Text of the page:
Kouchi business gets PPP funds

  • Cathy Bussewitz / Associated Press file photo

    Hawaii Senate President Ronald Kouchi, D-Kauai, speaks in Honolulu.

HONOLULU — A company that Hawaii Senate President Ronald Kouchi owns shares in and is employed by received a small business coronavirus relief loan from the U.S. government, according to data released by the Small Business Administration.

Garden Isle Disposal LLC, the largest privately owned solid waste service company on Kauai, received a Paycheck Protection Program loan amounting to between $350,000 and $1 million.

The company does garbage disposal and recycling for commercial and residential clients on Kaua‘i, according to its website. It’s been operating since the early 1990s.

Kouchi is from Kauai and has represented the island in the Senate since 2010.

Kouchi said he and his wife own shares in the company. Financial disclosure forms on file with the State Ethics Commission say the shares are worth between $50,000 and $100,000.

He also earns a salary from Garden Isle Disposal for performing community relations work. His disclosure forms say he received between $50,000 and $100,000 annually.

Kouchi’s brother, Scott Kouchi, is the president of the company.

Ronald Kouchi said the company, which employs 40 to 50 people, suffered a drop in revenue after hotels and businesses closed during the pandemic. But he said the company hasn’t laid off or furloughed anyone since receiving the loan.

“So I think it’s fortunate that the 40 to 50 employees continue to be fully employed and Garden Isle Disposal can continue to perform the essential service of collecting the commercial refuse,” Kouchi said.

The Paycheck Protection Program is part of a $2 trillion coronavirus aid package passed by Congress in March. On Monday, the Small Business Administration, which oversees the program, disclosed the names of companies that received loans of more than $150,000.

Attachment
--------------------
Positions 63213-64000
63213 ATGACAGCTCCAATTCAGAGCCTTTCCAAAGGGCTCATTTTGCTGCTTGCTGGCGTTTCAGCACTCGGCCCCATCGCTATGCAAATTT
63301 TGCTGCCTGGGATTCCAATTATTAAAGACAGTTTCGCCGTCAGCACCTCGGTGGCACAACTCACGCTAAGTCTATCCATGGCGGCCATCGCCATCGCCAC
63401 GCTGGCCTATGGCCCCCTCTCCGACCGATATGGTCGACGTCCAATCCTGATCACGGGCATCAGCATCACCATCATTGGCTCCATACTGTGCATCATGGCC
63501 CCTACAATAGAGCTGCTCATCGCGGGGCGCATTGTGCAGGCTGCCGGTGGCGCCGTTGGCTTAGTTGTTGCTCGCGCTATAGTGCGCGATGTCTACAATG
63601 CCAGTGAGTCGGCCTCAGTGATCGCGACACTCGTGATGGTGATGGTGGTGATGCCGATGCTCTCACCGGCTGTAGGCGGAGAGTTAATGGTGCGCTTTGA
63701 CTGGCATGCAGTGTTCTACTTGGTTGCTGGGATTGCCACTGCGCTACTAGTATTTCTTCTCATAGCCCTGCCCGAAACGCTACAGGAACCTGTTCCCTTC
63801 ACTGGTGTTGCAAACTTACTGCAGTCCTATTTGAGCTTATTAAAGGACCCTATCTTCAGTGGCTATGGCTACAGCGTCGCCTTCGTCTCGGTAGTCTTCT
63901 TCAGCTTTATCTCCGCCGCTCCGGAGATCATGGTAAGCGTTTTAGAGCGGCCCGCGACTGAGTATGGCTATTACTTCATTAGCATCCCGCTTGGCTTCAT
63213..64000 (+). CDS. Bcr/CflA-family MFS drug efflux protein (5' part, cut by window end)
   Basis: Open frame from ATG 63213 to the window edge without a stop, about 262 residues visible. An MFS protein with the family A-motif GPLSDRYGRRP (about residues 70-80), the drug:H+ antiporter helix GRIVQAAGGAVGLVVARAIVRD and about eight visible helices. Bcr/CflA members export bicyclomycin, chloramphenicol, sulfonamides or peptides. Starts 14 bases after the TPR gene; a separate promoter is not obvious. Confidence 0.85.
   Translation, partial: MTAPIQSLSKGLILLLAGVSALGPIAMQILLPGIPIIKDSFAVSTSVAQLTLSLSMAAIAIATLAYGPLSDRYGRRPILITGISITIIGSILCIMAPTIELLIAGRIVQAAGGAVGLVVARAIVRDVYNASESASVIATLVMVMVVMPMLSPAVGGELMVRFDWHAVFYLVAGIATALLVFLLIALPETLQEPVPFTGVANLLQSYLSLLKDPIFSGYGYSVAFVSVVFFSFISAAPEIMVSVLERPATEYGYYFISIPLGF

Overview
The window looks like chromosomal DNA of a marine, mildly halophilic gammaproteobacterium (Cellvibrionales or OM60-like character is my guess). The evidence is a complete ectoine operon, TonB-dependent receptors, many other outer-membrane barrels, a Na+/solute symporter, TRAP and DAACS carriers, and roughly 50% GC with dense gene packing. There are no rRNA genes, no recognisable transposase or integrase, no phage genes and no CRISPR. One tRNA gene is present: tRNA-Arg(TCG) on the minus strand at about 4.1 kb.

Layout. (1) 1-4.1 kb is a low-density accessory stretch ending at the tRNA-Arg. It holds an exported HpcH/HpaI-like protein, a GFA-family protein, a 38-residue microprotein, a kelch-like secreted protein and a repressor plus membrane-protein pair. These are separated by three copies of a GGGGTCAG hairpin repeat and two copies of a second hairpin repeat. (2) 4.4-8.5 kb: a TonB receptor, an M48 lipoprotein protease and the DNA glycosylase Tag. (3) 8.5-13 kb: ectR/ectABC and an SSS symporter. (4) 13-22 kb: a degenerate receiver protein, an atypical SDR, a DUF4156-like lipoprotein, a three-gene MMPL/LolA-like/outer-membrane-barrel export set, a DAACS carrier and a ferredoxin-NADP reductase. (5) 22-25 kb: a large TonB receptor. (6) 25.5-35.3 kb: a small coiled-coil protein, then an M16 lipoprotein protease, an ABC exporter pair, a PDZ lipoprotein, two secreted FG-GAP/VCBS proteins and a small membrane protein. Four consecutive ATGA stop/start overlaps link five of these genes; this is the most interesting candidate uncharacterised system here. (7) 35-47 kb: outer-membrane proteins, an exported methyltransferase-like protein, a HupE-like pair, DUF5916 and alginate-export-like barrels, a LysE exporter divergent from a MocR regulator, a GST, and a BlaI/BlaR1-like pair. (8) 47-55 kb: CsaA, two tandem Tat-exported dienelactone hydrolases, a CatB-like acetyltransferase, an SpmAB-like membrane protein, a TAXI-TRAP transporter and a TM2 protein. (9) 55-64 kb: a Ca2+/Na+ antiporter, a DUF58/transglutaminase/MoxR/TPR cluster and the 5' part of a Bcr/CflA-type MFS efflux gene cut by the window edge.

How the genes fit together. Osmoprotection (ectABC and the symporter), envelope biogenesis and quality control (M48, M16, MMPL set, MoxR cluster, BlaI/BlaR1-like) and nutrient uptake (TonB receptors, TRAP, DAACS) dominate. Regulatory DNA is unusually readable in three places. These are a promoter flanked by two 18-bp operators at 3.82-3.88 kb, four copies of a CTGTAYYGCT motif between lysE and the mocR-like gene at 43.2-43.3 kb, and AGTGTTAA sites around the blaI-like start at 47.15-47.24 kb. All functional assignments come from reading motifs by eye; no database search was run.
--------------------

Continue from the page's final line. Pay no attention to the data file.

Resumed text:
The program aims to motivate small businesses to retain their employees or, if they have laid them off, get them back to work.

Kouchi, a Democrat, has been Senate president since 2015.

  1. Dan July 8, 2020 2:33 am Reply

    Dan don’t call me Ron greasing his palms.

    The Pork Bill is a win win for politicians and their donors.

    Dan don’t call me

  2. Richard Belmont July 8, 2020 8:54 am Reply

    This is not meaningful news. I’m no fan of “Democrat in name only” Kouchi, but let’s be fair: he has nothing to do with enactment of PPP and if his business qualifies it is not a conflict of interest for it to apply for and accept PPP funds.

  3. Mapia Gai July 8, 2020 9:55 am Reply

    This guy.

    I wish I had family connections like Dan don’t call me Ron Kouchi.

    What else connections does he have?

    If you don’t know, you might want to find out. It’s very interesting.

  4. JKS July 8, 2020 11:18 am Reply

    The State Auditor has reported massive fraud in HI5 recycling programs for years and the Legislature does nothing. Now we know why.

  5. billyjoebob July 8, 2020 2:16 pm Reply

    Hey, those big Mercedes don’t grow on trees.

  6. SimpleSolutions July 8, 2020 5:23 pm Reply

    Feels like a political hit piece…reads like a political hit piece….except it’s about a Democrat, so the article doesn’t cross that line. Who cares if Senator Kouchi owns shares and works for this company? The PPP was created to save businesses and save jobs during the pandemic.

    Unless the Senator or his business did something shady, why is this news? A better take on this article would be to talk to the business owners or workers to see how PPP has impacted their lives.

    If you are going to publish fake news…it would be better (especially in times like this) to have uplifting feel good stories in the paper rather than this constant tilt to the negative or politically driven views.

  7. PhatFace July 8, 2020 7:20 pm Reply

    “First you get the money, then you get the power, then you get the respect”. -Scarface

  8. James Cole November 16, 2020 7:50 pm Reply

    I have known the Kouchi family for over 40 years. Very fine people.

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